CBC News obtained documents that show Penashue exceeded the spending limit in the 2011 election campaign by almost $4,000, and that he had obtained a $25,000 loan from the Innu Development Limited Partnership — a firm managed at the time by Penashue's brother–in–law — after some cheques written by his own campaign bounced.
The documents also reveal irregularities in Penashue's campaign in the riding of Labrador, including cheques with no names, handwritten receipts and a donation with no name attached.
Harris, who represents St. John's East in Parliament, said he does not accept the explanation from Penashue's office, which pushed the blame to campaign manager Reg Bowers, who oversaw the books.
"Ultimately the buck stops with the candidate, so Mr. Penashue has to take responsibility," Harris said.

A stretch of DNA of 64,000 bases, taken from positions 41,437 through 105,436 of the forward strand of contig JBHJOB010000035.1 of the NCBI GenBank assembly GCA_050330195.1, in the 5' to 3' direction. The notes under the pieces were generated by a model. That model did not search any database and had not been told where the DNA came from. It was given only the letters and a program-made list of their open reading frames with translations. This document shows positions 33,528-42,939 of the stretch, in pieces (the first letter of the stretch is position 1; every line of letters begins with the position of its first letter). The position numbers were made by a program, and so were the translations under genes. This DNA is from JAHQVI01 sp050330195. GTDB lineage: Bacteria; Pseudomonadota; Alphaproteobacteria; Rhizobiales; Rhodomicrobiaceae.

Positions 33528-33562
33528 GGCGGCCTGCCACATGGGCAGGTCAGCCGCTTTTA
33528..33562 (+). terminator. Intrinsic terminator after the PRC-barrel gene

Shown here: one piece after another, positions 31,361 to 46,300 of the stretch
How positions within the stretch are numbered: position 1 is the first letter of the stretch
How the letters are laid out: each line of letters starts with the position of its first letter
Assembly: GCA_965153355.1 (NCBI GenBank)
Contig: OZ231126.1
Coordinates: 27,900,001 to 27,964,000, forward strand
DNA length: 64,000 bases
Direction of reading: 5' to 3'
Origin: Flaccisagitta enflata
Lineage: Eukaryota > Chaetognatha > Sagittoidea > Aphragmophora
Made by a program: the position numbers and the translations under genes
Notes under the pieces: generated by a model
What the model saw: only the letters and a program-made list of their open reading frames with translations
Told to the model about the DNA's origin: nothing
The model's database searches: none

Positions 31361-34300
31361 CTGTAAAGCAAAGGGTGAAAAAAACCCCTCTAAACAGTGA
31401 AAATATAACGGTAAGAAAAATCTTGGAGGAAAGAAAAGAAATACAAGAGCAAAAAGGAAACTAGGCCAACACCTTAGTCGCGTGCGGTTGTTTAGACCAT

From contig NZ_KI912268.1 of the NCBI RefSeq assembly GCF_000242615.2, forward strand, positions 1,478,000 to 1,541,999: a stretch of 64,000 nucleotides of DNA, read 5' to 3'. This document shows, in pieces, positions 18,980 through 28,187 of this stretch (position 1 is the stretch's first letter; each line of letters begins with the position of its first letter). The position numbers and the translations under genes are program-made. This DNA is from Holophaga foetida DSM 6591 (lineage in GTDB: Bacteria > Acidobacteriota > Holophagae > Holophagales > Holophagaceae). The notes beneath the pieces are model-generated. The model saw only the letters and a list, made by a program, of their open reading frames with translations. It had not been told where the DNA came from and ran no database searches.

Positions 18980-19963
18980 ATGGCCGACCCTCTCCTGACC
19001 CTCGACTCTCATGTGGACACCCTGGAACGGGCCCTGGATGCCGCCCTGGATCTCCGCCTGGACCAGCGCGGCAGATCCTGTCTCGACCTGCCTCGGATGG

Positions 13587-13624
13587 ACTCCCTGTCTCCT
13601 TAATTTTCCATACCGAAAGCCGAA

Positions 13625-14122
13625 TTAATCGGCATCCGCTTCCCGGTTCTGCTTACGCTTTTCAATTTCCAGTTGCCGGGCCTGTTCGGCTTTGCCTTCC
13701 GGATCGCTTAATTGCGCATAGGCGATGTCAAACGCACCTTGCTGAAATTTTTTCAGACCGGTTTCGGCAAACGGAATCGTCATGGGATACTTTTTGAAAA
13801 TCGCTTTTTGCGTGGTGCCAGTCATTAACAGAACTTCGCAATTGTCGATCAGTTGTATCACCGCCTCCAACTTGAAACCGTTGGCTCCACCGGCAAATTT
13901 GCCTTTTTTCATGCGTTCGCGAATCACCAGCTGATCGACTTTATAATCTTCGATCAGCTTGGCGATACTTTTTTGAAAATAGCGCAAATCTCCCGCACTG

Penashue, who defeated Liberal incumbent Todd Russell in last year's election, is the minister of intergovernmental affairs, as well as Newfoundland and Labrador's federal cabinet representative.
Elections Canada has given Penashue time to explain the campaign spending. A statement last Friday from Penashue's office said it has "been in contact with Elections Canada to work on making needed amendments."
In an interview with CBC News, Harris said sticking to a spending limit is one of the basic rules of a campaign.
"How much money are you spending? You're not supposed to spend over a limit — that's the first thing that you're told," he said.
"You're only allowed to spend a certain amount of money."
While Penashue's office has said that Bowers, as the official agent for Penashue, made "some errors" during the campaign, those mistakes did not prevent the federal government from appointing him to the Canada–Newfoundland and Labrador Offshore Petroleum Board in December.